Monday, April 11, 2011

In The Really Long Run

A man said to the universe:
"Sir I exist!"
"However," replied the universe,
"The fact has not created in me
A sense of obligation."
-Stephen Crane

If you don't like feeling small and inconsequential, skip this entry.

The universe is what it is, and we are very small to think we can do anything to affect it. It will continue on its merry way with or without us, and long after we are gone.

Sure, we can destroy this planet with our petty ways, but there are potentially an infinite number of other planets out there, presumably some of them will be just like our own, though hopefully without the same pesky infestation.

Who do you call when you have a bug problem? What about a human problem? Is there any conceivable way to exterminate us?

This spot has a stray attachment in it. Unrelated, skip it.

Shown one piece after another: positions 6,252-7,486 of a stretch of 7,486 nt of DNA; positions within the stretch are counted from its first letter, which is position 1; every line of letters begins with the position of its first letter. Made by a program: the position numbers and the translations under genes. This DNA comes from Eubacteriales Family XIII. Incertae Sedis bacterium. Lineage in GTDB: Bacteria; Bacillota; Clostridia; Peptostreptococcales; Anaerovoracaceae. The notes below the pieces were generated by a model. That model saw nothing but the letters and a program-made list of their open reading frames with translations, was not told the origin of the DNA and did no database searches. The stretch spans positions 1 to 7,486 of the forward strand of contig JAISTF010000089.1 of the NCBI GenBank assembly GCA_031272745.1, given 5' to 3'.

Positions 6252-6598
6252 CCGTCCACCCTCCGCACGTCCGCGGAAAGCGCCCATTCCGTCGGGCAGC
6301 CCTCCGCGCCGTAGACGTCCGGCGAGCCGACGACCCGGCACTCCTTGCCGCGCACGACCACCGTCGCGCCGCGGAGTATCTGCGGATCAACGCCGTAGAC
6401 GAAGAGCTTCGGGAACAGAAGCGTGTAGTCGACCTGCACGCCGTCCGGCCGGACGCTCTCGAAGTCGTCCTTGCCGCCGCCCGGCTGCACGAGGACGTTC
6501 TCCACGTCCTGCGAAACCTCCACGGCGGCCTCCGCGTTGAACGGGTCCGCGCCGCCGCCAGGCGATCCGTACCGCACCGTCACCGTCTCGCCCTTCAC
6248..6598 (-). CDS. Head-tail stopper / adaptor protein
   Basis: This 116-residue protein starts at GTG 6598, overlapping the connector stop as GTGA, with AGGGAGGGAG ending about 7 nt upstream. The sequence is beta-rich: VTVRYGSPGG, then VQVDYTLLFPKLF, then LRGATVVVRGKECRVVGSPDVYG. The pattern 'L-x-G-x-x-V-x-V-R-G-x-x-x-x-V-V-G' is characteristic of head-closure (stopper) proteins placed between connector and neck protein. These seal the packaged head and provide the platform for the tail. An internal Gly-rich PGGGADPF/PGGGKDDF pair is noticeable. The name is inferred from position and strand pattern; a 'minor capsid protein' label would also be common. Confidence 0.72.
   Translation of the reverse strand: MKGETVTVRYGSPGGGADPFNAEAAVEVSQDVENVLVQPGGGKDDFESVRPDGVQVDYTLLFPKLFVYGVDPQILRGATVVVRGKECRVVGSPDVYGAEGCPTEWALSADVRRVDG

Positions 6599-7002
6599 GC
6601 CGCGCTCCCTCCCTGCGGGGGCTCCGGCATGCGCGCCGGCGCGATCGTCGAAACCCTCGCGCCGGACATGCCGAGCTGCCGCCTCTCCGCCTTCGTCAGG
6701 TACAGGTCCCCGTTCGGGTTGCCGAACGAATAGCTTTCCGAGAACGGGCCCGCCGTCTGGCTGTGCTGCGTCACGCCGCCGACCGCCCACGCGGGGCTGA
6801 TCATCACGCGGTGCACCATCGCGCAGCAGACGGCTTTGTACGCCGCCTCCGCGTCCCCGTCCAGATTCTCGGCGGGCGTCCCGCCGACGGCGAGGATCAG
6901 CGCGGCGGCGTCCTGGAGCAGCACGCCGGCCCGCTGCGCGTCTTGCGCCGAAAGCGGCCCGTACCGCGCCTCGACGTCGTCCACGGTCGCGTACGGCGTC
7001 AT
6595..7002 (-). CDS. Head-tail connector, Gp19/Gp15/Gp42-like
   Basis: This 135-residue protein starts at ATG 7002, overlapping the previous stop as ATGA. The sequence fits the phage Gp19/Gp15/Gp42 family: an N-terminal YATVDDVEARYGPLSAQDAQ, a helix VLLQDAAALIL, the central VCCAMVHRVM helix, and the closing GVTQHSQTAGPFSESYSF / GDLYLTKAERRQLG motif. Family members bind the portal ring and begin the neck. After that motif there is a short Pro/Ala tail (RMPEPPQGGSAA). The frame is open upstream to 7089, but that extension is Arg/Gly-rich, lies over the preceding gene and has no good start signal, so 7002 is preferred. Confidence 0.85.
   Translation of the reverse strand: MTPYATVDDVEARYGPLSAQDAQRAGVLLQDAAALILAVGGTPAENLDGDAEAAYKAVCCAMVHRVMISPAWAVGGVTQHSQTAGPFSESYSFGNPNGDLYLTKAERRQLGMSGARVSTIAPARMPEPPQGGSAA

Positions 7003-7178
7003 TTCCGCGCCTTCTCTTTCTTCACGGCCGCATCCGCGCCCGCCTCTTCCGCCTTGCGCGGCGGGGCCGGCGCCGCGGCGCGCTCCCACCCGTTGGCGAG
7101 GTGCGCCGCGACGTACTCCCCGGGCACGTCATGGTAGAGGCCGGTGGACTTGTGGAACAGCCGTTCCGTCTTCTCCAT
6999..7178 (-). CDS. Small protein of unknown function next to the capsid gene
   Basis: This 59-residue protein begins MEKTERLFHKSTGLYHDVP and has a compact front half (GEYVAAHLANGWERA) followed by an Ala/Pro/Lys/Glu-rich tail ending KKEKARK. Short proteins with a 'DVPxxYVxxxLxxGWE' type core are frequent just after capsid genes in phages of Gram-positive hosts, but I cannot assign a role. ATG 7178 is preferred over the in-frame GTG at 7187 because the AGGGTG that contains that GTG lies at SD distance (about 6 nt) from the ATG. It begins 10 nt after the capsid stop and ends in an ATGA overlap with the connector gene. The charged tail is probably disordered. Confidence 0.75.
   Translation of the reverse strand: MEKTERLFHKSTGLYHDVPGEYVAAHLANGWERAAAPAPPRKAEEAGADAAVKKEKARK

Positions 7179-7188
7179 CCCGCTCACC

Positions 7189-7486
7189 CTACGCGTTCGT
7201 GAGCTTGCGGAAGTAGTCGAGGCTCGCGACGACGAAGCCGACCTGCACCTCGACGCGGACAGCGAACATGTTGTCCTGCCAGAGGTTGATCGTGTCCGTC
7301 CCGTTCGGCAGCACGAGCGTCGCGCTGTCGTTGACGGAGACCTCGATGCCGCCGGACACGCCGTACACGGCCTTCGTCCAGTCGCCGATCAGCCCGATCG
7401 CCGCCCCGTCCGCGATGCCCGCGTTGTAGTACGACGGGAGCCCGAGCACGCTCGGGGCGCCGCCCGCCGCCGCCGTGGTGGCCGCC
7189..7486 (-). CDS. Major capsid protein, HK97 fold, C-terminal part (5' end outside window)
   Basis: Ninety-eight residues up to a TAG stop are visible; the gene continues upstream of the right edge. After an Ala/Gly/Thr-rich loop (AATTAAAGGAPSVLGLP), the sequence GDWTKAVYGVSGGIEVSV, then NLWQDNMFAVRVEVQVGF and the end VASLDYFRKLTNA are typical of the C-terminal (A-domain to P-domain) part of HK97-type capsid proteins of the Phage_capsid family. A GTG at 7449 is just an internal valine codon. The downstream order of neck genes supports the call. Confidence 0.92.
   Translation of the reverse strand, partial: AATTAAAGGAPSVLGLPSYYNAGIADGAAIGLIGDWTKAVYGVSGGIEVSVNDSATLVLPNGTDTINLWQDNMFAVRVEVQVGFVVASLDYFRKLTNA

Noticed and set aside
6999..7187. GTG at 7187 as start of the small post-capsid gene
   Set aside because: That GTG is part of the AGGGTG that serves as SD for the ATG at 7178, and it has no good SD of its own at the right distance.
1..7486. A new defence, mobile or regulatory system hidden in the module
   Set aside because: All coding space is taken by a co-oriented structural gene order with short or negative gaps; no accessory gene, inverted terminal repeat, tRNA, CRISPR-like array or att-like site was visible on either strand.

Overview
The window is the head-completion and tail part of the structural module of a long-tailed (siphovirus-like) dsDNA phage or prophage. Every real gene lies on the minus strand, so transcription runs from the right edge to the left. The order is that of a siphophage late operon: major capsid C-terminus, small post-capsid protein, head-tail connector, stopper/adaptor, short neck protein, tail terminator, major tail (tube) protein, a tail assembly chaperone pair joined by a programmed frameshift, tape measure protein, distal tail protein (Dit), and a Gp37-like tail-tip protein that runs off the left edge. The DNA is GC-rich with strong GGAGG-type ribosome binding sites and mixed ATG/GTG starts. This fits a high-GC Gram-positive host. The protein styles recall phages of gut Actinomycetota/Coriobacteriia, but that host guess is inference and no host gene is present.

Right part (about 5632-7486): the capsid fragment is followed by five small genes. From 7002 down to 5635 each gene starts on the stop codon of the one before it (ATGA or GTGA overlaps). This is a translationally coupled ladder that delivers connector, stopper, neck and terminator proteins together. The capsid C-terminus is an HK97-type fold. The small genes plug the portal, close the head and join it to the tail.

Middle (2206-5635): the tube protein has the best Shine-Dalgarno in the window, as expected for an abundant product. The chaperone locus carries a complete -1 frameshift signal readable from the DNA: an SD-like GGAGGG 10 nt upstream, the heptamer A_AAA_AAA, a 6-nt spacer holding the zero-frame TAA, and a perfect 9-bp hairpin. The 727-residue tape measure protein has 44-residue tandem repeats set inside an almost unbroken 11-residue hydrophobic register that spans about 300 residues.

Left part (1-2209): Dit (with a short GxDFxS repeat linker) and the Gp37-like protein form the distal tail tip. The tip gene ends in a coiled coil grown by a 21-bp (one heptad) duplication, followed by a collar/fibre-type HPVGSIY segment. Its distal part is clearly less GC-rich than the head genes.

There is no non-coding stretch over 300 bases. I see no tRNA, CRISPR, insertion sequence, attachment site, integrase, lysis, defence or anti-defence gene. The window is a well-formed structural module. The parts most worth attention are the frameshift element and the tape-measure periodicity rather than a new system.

Perhaps the universe has already found an answer to that question.

It is true that we are continually finding new ways to survive the troubles, illnesses and disasters, that the universe has throw at us, but as we overcome each, we find a new one, far more resilient than the previous, waiting for us. It stands to reason that one of these days, we will find before us a mountain that we have no hope of climbing.

What then is the point?

To leave behind a human legacy? When humans have gone, who will be able to understand and appreciate it?

To leave behind a legacy cut in stone? Stone, even diamond, wears away over time.

There is only one thing left: to take with us something greater. What could be greater? Achieving self-actualization for ourselves.

Aiming to succeed to something, achieve a landmark only we can do on our own is a selfish idea, but they are selfish ideas that make our civilisation run. Striving to make yourself a better person is the most selfish thing you can do, and yet it is the one thing that benefits us all.